65th Emmy Awards to Honor 50th Anniversary of 1963 Television Milestones

Categories: Network TV Press Releases

Written By

September 18th, 2013

emmy-awards 2

via press release:


Special Tribute To Feature Don Cheadle And A Performance By Carrie Underwood


            NoHo Arts District, Calif. – Sept. 18, 2013- The 65TH EMMY® AWARDS will pay tribute to the 50th anniversary of two events that changed the face of our world during the live telecast on Sunday, Sept. 22, (8:00 PM, ET / 5:00 PM, PT) on the CBS Television Network.


Six-time Emmy nominee Don Cheadle will present a moving tribute to television’s role in the assassination coverage of President John F. Kennedy on Nov. 22, 1963, and then connect that event to the performance of the Beatles on the Ed Sullivan show merely 80 days later on Feb. 9, 1964.  Both of these historic events are often mentioned together as two of the most significant television moments in history, and the segment on the Emmy telecast will explore the tie between them.


Following Cheadle’s presentation, six-time Grammy® Award-winning artist Carrie Underwood will honor the music of the era with a special performance.


“To have an opportunity to look back at a time that represented television’s finest hour in a program that celebrates so many of this year’s achievements is what makes the Emmys special,” said Executive Producer Ken Ehrlich.  “We are certain that viewers will enjoy this special tribute.”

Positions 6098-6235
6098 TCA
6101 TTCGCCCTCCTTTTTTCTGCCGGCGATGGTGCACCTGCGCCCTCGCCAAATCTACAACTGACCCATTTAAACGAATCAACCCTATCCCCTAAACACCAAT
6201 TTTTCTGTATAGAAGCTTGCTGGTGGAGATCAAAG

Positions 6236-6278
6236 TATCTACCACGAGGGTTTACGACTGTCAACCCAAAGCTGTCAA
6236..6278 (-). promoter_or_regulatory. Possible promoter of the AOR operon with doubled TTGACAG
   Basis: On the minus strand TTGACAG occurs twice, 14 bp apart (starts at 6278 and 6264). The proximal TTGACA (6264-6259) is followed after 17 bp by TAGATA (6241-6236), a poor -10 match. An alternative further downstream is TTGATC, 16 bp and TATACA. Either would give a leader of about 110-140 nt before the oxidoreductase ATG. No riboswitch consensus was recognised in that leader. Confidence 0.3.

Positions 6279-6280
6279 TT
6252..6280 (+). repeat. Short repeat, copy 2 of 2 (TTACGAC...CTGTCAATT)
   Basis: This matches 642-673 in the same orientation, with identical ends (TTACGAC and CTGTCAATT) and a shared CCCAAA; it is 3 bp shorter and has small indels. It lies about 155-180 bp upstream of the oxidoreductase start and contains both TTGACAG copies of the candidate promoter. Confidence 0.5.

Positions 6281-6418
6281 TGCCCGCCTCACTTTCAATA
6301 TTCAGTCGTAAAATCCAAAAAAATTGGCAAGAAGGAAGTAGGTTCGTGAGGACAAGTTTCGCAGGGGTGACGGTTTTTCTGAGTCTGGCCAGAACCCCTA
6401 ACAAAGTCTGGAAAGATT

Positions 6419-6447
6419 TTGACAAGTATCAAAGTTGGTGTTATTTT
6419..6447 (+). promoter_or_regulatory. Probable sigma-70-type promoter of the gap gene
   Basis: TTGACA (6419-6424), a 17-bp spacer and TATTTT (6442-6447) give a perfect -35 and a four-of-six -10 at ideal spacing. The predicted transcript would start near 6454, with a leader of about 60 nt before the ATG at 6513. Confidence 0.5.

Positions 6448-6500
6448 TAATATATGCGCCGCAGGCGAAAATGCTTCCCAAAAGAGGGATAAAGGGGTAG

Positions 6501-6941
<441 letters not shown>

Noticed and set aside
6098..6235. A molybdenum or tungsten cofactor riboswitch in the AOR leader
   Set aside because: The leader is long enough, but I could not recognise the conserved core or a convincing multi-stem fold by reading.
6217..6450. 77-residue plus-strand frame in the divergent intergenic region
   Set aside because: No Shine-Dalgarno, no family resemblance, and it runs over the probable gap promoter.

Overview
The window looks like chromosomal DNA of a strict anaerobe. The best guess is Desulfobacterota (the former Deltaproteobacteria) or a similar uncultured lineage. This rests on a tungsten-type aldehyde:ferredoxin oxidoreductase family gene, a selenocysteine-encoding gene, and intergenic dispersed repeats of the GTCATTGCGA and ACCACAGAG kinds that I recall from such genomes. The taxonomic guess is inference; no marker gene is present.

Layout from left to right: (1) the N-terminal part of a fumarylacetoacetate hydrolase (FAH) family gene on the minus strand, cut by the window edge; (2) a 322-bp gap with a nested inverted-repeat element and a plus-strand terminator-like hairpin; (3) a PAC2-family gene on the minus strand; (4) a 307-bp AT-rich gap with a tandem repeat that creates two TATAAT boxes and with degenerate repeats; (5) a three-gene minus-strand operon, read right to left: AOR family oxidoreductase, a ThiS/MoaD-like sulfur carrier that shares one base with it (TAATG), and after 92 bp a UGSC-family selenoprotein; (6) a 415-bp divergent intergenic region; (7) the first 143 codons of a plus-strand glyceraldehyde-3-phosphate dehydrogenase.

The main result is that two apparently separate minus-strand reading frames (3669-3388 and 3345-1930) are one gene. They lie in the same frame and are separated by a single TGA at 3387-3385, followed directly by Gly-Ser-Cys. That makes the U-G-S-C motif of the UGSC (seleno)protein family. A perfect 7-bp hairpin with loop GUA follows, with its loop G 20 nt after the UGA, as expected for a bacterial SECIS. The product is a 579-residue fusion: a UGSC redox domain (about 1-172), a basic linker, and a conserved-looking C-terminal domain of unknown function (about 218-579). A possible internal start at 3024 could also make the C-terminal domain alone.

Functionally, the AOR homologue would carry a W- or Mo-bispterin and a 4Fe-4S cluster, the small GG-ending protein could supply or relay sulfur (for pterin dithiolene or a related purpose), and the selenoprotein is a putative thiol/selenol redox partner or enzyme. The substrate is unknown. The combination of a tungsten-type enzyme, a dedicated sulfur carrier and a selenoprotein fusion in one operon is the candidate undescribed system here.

In addition to the previously mentioned events, 1963 marked the first year that more people got their news from television than from newspapers.  It was at this time that network newscasts were expanded from fifteen minutes to a half hour, and the FCC approved the use of the remote control for home viewing.


The 65TH EMMY AWARDS are executive produced by Ken Ehrlich. Neil Patrick Harris is both host and producer, and the telecast is directed by Louis J. Horvitz for AEG Ehrlich Ventures, LLC in association with the Television Academy.

  • Joseph

    Although some historians claimed the Beatles’ arrival in the U.S. (and their first U.S. live TV appearance on Ed Sullivan) helped heal the nation’s mood after the Kennedy assassination, I’m not so sure it played that big a role.

    Time itself probably did more healing, although yes, John, Paul, George, and Ringo did help, especially among people who were under the age of 30.

  • Joseph

    Besides the JFK assassination, there were two other TV milestones in 1963: Live coverage of both the final Mercury space flight (flown by Gordon Cooper) in May (with hours upon hours of coverage), and in August, an all-day broadcast of the March On Washington, highlighted by Martin Luther King’s “I Have A Dream” speech.

    Any retrospective on TV in 1963 must include these two events, as well as a rundown of hit entertainment shows premiering that year.


    Can understand paying homage to these two events, but question the selection of Cheadle & Underwood. Is Carrie going to do the Beatles? REALLY….

    However, being a mere lad of 10 for both these events, the impact has been LASTING (trust me).

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